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MANY A SLIP

A new wave of uncertainty is gripping Jammu and Kashmir. Although the state has attracted a large number of tourists this year, there are genuine fears that violence could once again engulf Kashmir in the weeks to come. This sense of uncertainty is accentuated by the disarray within the separatist camp and the inability of the Centreís interlocutor to make breakthrough in his talks with representatives from the state. At first glance, any visitor to Jammu and Kashmir will be astonished by the ostensible degree of normalcy that prevails in the state. The Kashmir valley has received a record number of tourists this summer. Not since 1989 have so many domestic tourists visited the valley, and many foreigners too are coming in large groups. Most hotels are totally booked, and even the houseboats on the lakes are, unlike in previous years, reporting high occupancy rates. Local Kashmiris too are visiting the Mughal gardens in Srinagar and holiday resorts in the valley in large numbers. Meanwhile, the pilgrimage to the Amarnath cave promises to attract a record number of devotees. And yet, as is clear, this normalcy is far too superficial. Reports of the security forces suggest that infiltration of militants into the state is continuing, and there has been no let-up in the training of terrorists within Pakistan and Pakistan-occupied Kashmir. There is some evidence, however, that Pakistanís Inter-Services Intelligence has given instructions to militant groups to temporarily suspend action.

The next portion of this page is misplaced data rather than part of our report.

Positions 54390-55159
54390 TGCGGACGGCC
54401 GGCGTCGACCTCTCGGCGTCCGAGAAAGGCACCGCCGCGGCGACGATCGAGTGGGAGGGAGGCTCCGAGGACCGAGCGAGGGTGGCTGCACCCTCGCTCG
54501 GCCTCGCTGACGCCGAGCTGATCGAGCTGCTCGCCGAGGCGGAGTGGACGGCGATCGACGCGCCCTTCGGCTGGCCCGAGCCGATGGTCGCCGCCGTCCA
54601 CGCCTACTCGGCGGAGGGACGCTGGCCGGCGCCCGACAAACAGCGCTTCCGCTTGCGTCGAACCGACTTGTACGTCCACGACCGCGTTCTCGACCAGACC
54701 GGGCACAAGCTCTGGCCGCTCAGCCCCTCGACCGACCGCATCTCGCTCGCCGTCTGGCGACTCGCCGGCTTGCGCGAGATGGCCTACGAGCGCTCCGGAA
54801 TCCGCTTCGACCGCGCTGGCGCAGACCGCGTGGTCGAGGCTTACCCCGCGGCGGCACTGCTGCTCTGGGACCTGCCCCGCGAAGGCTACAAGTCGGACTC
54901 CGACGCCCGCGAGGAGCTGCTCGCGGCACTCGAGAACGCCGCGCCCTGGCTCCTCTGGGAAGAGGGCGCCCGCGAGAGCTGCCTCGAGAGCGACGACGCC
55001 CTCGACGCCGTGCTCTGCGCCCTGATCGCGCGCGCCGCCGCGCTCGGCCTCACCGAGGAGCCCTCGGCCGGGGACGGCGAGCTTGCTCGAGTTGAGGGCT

Clearly, Islamabad is tying the continued reduction of violence to Indian concessions on the diplomatic front. On present evidence, however, this is unlikely to happen. Since the launching of the peace initiative of the prime minister, Mr Atal Bihari Vajpayee, there has been little movement on the ground. No agenda or schedule for resumption of talks has been exchanged by the foreign ministries of India and Pakistan. In other words, if the stalemate in India-Pakistan diplomatic relations continues, violence could, once again, escalate in the state. In addition, the All-Parties Hurriyat Conference, the separatist umbrella alliance, is deeply divided with no clear plan of action. Not surprisingly, Mr N.N. Vohra, the Centreís designated negotiator, has made little progress in his talks. While a large number of groups have met him in Jammu and Srinagar, there are few from the separatist camp who have responded to his invitation. The situation thus is in deep flux. And unless there is a dramatic new policy initiative from New Delhi, or Pakistan makes a U-turn, Kashmir could once again return to another period of instability and violence.

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